The latest selection for the Slaves of Golconda is Alan Garner’s award winning young adult novel, The Owl Service. I wondered what I would make of it as I remembered not liking Garner much as a child. As an adult I can see why: Garner has one of those styles that is sparse and enigmatic to the point of being gnomic at times. He is not the author to provide explanations or tie up loose ends. Instead events occur in a metaphorical, symbolic realm that is heavy on atmosphere but light on causality. He falls very much into a particular category of writer to me, producing a certain kind of masculine literature that one reads on the very brink of incomprehension. I enjoyed this novel as an adult because I felt I had the critical tools to do so, but I can see why it would have foxed and alarmed me as a child. Garner’s language is fundamental to the problem; it seems to glance off the objects it seeks to represent without ever fully landing on them. Most of the story passes in dialogue and what dialogue it is! Speech is full of colloquialisms, local idiom, antiquated sayings, casual slang, dialect. Garner’s teenagers sound like old testament prophets, sit com characters and precocious intellectuals all at once, and there’s still room in there to add in the cadences and rhythms of different parts of the country and different layers of class. Reading it gives me the sensation of having an itch I can’t quite scratch. I think it’s very clever stuff, but I do wonder whether a student reading this novel with English as a second language would have a clue what was going on.
It took me a while to get into this novel and figure out what was going on. Essentially Garner takes the story of an old love triangle from Welsh legends The Mabinogian and layers it onto three disparate teenagers brought together on summer holiday in the original valley but in the present day. History repeats itself continually, Garner suggests, unless the spell can be broken by the individuals involved finding it in themselves to transcend their feelings and gut animosities. Trying to get a hold on the structure of the plot, I realized it reminded me of two classics: Sartre’s play No Exit, in which three characters who naturally rub each other up the wrong way are trapped in hell for all eternity (source of the famous line ‘Hell is other people’) and Hitchcock’s classic horror movie, The Birds, in which natural phenomenon go out of control, possibly in response to the heightened emotions of the characters in the story. Of the three teenagers, Alison and Roger have money, class and Englishness on their side, against them they have emotional vulnerability (Alison) and stubborn arrogance (Roger). Gwyn, the Welsh lad whose mother is housekeeping for the uneasy second marriage that is Roger’s father and Alison’s mother, carries the burden of heroism for most of the novel. He has class, Welshness and lack of money against him, but he represents an outward looking force of motivation and strength that the other privileged children lack. Yet his aborted relationship with Alison wounds him so much that in the end he cannot overcome his sense of betrayal and fulfill his role of savior.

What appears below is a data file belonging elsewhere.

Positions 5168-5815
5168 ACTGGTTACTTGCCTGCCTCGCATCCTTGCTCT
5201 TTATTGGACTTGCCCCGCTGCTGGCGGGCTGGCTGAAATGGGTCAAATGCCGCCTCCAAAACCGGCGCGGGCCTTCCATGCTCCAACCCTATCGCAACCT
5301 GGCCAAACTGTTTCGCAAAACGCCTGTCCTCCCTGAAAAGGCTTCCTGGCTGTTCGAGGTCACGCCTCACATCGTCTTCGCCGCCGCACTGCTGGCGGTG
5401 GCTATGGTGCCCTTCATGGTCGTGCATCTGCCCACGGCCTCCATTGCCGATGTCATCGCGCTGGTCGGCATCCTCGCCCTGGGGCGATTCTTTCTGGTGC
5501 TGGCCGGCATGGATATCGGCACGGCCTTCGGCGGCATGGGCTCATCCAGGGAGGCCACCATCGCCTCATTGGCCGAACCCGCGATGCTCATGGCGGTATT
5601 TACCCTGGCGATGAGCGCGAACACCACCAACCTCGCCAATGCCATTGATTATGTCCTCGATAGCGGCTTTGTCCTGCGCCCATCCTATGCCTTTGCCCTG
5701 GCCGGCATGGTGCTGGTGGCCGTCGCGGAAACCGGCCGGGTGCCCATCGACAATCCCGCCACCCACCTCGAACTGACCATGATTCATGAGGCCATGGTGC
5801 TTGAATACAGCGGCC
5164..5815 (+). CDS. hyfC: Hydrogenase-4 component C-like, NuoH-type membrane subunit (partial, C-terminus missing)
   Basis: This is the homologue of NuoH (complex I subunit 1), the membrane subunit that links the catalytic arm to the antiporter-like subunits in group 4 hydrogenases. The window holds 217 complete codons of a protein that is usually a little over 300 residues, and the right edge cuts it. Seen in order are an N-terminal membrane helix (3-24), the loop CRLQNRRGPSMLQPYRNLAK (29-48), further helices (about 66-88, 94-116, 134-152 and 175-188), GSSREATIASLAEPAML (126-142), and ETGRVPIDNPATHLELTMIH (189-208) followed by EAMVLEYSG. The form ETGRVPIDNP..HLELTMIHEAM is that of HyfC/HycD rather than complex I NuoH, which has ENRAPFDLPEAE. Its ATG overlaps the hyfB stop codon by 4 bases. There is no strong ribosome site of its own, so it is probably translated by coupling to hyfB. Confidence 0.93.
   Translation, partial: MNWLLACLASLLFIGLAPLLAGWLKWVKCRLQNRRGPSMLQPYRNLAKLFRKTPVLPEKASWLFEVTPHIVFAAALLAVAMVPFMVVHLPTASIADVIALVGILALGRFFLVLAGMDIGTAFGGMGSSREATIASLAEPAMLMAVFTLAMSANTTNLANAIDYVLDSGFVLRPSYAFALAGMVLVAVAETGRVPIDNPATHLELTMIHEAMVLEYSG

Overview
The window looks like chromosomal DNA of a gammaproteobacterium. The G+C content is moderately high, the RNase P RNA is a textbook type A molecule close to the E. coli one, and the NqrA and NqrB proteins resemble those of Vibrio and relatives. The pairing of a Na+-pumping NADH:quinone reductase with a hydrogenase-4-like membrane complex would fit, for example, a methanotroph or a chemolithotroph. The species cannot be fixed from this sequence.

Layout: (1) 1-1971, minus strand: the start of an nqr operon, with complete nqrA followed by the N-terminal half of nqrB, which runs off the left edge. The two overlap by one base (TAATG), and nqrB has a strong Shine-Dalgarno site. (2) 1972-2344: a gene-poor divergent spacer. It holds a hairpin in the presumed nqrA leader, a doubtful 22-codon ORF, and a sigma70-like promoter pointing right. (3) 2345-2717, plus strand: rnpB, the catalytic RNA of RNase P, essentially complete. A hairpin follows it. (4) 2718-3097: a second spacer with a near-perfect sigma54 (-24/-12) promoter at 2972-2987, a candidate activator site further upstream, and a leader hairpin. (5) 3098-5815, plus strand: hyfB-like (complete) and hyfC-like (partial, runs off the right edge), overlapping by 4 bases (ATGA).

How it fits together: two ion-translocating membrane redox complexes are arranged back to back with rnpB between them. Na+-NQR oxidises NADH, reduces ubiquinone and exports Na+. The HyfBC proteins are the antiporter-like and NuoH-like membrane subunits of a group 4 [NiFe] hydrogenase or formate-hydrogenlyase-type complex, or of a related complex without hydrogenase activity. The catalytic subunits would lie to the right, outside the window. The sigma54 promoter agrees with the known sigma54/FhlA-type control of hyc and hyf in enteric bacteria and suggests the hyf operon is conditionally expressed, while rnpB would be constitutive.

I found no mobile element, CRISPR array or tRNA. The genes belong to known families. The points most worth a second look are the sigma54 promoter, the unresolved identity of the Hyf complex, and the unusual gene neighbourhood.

The characters who interested me more than the teenagers were in fact the terrible examples of parenting with which the novel abounds. Roger’s father Clive is perhaps the most sympathetic, but he is a weak man, giving in to everyone’s demands for the sake of a quiet life. Alison’s mother is entirely absent from the scene of the action, but provides a powerful off-stage voice as She Who Must Be Obeyed. Everyone is obliged to tiptoe around in order not to disturb her ‘resting’ but she is clearly energetic enough to exert a strong libidinal hold over Alison, forbidding her to associate with Gwyn. Gwyn wins the booby prize for parents, however, his mother, Nancy, the housekeeper being in a state of perpetual bad-tempered hysterics throughout the narrative (caused because of the bad associations of the place for her, we are told), easy with her fists on Gwyn and incapable of giving love. Over the course of the tale Gwyn discovers that his father is the semi-incoherent halfwit, Huw Halfbacon, whose primal association with the valley offers their only hope of understanding and breaking the chain of mythic events that are unfolding. It says something that by the end of the book, Huw isn’t looking too bad as parental material in comparison to the others. How could these children break free of the bonds of bad parenting and transcend their constraints, both inherited and nurtured, in order to rise to the challenge of the mythic curse on the valley? Well, they do and they don’t, and it strikes me that I would have appreciated that story more than the one I got. But then it would have been a classic children’s adventure tale, and instead we are given a frustrating but profound piece of literature. I ought to be pleased about this, but I do wish I understood who or what it was that was doing all that scratching in the attic in the very first place. A few more answers wouldn’t have gone amiss.